Saturday, June 2, 2018

The Gila Monster Lives!

SEVERAL years back, during a late November ride, I had mapped a route that would get me out to some Jeep trails and also allow me a shake down cruise of a couple hundred miles (or more).  From my home in Glendale in the early morning, before traffic begins in earnest... I would ride directly across greater Phx on surface streets to Frank Lloyd Wright Blvd and then head out on the Beeline highway.

Entering the Superstitions

Self explanatory

If you have never been to Phx or most any large urban city in the US of A, my experience riding in Arizona or Southern California generally includes riding on various freeways, which of course is not what the XT 350 was designed for.  Street legal yes, but also basically a TT 350 off road play bike.

Because of the need to ride so much urban area to get me off road, I bought the used XT for just this purpose, a dual purpose you might say:)  I had owned a TT 350 some years ago during the early 90's and found it to be a remarkable trail bike.  Lot's of grunt, easy to start (automatic de-compressor helps)

Famous Tortilla flats and the end of pavement
The only disadvantage was the rather tall seat height which typically required me to find a rut/rock/curb or other such obstacle that would assist me when at a standstill especially when starting the engine.  I liked the decent suspension, the plastic fuel tank of the TT and the 6 speed transmission not to mention for it's day, a thoroughly modern DOHC 4V engine.

For my late November ride, I chose a route that would take me out of Phoenix central, up through the mountains into the Mogollon Rim and the city of Payson.

As it turned out with the jetting problems I was having and the low gearing supplied by the last owner of the bike being a hindrance, I made a mid route decision in fact literally at the last minute, engine bucking with the ahem... modified features of the bike attributed to the previous owners obsession with lean burning engines to pass emission  testing. and turned off State route 87 onto route 188.

The significance of this over the last few years being that I absolutely loved this area which included the Tonto National Forest, Roosevelt Dam, a spectacular bridge and of course the Apache Trail... leading me back unexpectedly, into the city of Apache Junction and home on the bed of a trailer when I suffered a puncture.  (I wrote that story in CB issue 290 "Karma on the Apache Trail" April 2013)

That trip was only an appetizer if you can call a road that, given that it was almost completely on paved roads with the occasional detour on a FSR* into the hinterland.  Only a chance meeting with a helpful KLR rider, who I just happened on packing his camera as I was shutting down on a gravel pull out ultimately contributed to my desire to explore this area in depth. He pointed out that my rear tire was looking flat and sure enough, it was.  With his help and a bottle of Slime and an air pump, I was able to continue homeward.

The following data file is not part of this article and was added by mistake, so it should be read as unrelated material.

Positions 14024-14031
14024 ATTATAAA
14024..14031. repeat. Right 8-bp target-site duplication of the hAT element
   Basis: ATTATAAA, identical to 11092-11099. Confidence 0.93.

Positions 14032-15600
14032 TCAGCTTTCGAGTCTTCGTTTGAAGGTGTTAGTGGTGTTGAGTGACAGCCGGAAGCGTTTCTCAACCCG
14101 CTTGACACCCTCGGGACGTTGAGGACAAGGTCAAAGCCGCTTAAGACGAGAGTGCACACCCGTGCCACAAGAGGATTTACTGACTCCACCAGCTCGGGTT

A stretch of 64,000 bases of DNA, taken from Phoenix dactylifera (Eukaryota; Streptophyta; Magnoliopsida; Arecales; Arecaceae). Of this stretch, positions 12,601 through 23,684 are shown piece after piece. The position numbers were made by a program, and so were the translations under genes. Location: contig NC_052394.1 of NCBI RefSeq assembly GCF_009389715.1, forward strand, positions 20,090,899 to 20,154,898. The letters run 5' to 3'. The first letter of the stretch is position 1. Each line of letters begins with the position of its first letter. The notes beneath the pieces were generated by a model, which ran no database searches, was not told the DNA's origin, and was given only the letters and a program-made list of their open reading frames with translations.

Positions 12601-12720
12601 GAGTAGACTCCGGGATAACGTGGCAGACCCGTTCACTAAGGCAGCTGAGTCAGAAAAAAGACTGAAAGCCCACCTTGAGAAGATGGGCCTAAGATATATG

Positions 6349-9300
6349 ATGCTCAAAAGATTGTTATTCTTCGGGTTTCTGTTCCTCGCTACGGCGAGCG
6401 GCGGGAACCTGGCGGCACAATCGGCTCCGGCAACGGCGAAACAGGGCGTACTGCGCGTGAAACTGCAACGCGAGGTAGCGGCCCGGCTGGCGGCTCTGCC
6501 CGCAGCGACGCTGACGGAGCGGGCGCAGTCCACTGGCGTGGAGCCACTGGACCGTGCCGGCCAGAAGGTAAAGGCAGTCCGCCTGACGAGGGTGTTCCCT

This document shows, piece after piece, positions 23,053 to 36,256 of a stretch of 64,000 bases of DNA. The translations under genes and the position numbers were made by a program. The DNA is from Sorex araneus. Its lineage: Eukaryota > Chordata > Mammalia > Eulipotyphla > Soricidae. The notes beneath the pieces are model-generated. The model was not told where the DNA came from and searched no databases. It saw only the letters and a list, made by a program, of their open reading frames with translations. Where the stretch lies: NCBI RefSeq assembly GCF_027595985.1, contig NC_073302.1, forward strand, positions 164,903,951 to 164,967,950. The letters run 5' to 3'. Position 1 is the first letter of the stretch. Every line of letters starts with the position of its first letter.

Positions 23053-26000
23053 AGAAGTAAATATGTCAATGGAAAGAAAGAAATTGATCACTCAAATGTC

Overlooking an arm of Apache Lake

My planned ride to Payson, changed by circumstance into a detour onto 188 from where I heading in the direction of Globe until I was forced into a further detour onto the 23 mile gravel section known as the Apache Trail from where I was, through the Apache river valley bisecting this area of the famous Superstition mountains.

Fast forward.

Since that fateful trip, I have covered much of the back country in the vicinity, several times traversing the Superstitions to such places as Payson, Young, Tortilla Flats and of course the Mogollon Rim.  This... was real Out West Country up until fairly recently not much more than 50 years ago.  Even in modern day Arizona, residents are still independent and although F 150's have replaced "Old Paint", modern day Arizonan's are still packing heat!  This is a state that has very liberal gun laws and you will often be greeting by signage indicating that "Guns are not allowed" in restaurants, stores and some public buildings.  There is so much gun activity out there that if you could somehow collect all the millions of brass casing from spent cartridges... you'd probably retire as a millionaire!

Fish Creek valley floor

I had ridden the Apache Trail from east to west and back now, several times.  If I rode this route a dozen more times, I wouldn't tire of it.

Roosevelt Lake part of the Salt River system

From the deep blue of the reservoir of Roosevelt Lake, the winding river valleys that alternate from road level to high up in the mountains where the Lost Dutchman found his Eldorado and then lost it for all history, to the absolutely amazing canyon of Fish Creek.  In perpetual shade, the thousand foot high sheer cliff face provides a cool departure from the typical Arizona heat which can easily get into 120F temperatures. Caves abound and the dry riverbed is not far from the relative lushness of the river and the various lakes that are part of the Salt River project.

Down into Fish Creek

Over the years I have ridden on highway 87, 188, 288 down the Mogollon Rim, but had never completed the circumnavigation of the largest Lake in the State nor have I been to Globe.  After moving back into my place this April, and having the benefit of my friendly neighbor Judy's brother's truck, I was determined to link up a few more paved roads via the unpaved back roads and trails.

I don't know how much longer I will be coming the thousands of miles from my northern home to my southern home, so covering ground is a priority for me in what little time I may have left to do such exploring.  I maintain that even if we had 10 lifetimes, you would never see all the wonders the planet has for us mere humans.

... to be continued

The desert calls to me!

No comments:

Post a Comment